¿Quieres pintar tus uñas? (Would you like your nails painted?)
Hope 4 El Salvador is a children's evangelistic ministry run out of San Salvador, El Salvador by a family from the United States who is now living in ESA. The main action step this ministry takes is partnering with more than 200 gospel-preaching churches and communities all over El Salvador, and hosting block parties to draw the people and communities in to hear the Gospel. I am spending a month this summer living with the family who runs this ministry and interning for Hope 4 El Salvador.
Block parties are very high energy events. There are many things that go into pulling one of these off. There is face-painting, nail-painting, balloon-animal-making, inflatable jumpies, loud music, cotton-candy-making, and many more activities for people to participate in that are packed into these two hour parties--and in the midst of all of those things, the Gospel is shared with every child and parent who shows up.
Last year, while I was here doing block parties with this ministry I worked mainly making the balloon animals. The balloon-making table is crazy. It is one of the first tables that is absolutely swarmed with kids. There is no such thing as personal space and there are kids pressing in from all sides yelling “Espada,” “Flor,” and “Corazon,” which, if you do not speak Spanish, are words that one would not know until being put in this situation. This year, however, when the team that is here this week showed up, most of the people on that team wanted to be the balloon-makers, so I went to try and find a new place at the block parties to serve. Somehow, by some crazy chance, I ended up on the nail-painting team. Now, if you know me, you know that nail-painting is a particular weakness of mine. I cannot adequately paint my own nails or even when I do I cannot keep the paint on them without chipping for more than a day, much less make someone else’s nails look good. None of that mattered. Nail-painting was where there was a need, and really, at the end of the day, nail-painting is not all that different from balloon-making. There are still kids pressing in from all sides yelling, they are just yelling the colors, “Rosado, “Rojo,” “Verde,” and “Azul,” (and many more).
As soon as I walked over to the nail-painting table and got to work, the Lord starting revealing some things to me. In the Bible, Jesus washed the disciples’ feet. He knew that although he was their leader, it was important to humble himself that much to serve them. When the Lord brought this story to my mind, I realized that we do not wash kids’ feet at these block parties, but the closest thing we do is paint their nails. We know from the Bible story that the disciples feet were probably disgusting from walking around in their sandals, traveling, walking through mud and manure, etc… and knowing this, Jesus got down and got dirty with them. See, when we paint kids’ nails, we see a plethora of things: cracked nails, oozing sores, infections…etc. Does that stop us from picking up those little hands with a smile and painting those nails anyway? Absolutely not. The look of joy on these kids’ faces when they see bright pink, or green, or red, or really any color of the rainbow (the favorite so far is anything with sparkles in it) is priceless, as I can only imagine the disciples’ faces looked when they looked down and their feet were no longer caked with filth.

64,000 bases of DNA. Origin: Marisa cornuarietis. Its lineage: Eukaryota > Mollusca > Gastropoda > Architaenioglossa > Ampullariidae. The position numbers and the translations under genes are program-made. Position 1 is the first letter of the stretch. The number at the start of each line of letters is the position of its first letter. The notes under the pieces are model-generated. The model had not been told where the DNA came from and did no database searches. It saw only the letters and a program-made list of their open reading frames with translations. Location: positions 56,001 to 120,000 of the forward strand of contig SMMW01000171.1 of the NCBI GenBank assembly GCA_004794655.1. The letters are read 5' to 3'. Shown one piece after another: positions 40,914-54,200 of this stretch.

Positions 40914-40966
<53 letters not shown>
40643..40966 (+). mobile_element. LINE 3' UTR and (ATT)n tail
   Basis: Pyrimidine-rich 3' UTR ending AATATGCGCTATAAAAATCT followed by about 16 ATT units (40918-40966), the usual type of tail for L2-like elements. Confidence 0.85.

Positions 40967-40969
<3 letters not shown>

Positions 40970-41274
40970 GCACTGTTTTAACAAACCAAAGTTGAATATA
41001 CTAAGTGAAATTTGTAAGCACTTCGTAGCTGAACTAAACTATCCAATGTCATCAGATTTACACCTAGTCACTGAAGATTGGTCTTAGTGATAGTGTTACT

Another thing that I realized while painting nails, something that actually really blew my mind, was that these little hands that were in front of me have been in a lot of places, situations, and circumstances and no doubt will be in many more in the future, but for this split second in time, this INSTANT, that little hand is reaching to me for something only I can give. As I started thinking about this though, the Lord instantly said, “Painted nails are not the only thing you have to give when they reach out for you.” And then it hit me--prayer. In all the places, situations, and circumstances that these children have been in and will be in, the chance that they are being interceded for in prayer is extremely small. In the short moment that they reach out to get their nails painted, the Lord wants more for them than a fresh coat of nail polish, He wants someone to come to Him on their behalf.
After this revelation, I began to pray for each child whose nails I painted. (I try to pray for each one by name, but hearing all those Spanish names can get confusing. I realized it was more important to pray for them without knowing their name if I could not understand it the first two times I asked, than to waste my precious moment with each kid trying to comprehend their name rather than praying for them.) It began to be reaffirmed in my heart the promises from God over these kids’ lives. He has plans to prosper and never to harm them and to work all things together for their good. Through this process, He has given me a little more of His love to love them with, because in that moment, I am the one interceding for them. I am the one entering the throne room on their behalf. I may be the only one who ever does this for them. And that, is the most humbling thing I can imagine.
12 After washing their feet, he put on his robe again and sat down and asked, “Do you understand what I was doing? 13 You call me ‘Teacher’ and ‘Lord,’ and you are right, because that’s what I am. 14 And since I, your Lord and Teacher, have washed your feet, you ought to wash each other’s feet. 15 I have given you an example to follow. Do as I have done to you. 16 I tell you the truth, slaves are not greater than their master. Nor is the messenger more important than the one who sends the message. 17 Now that you know these things, God will bless you for doing them.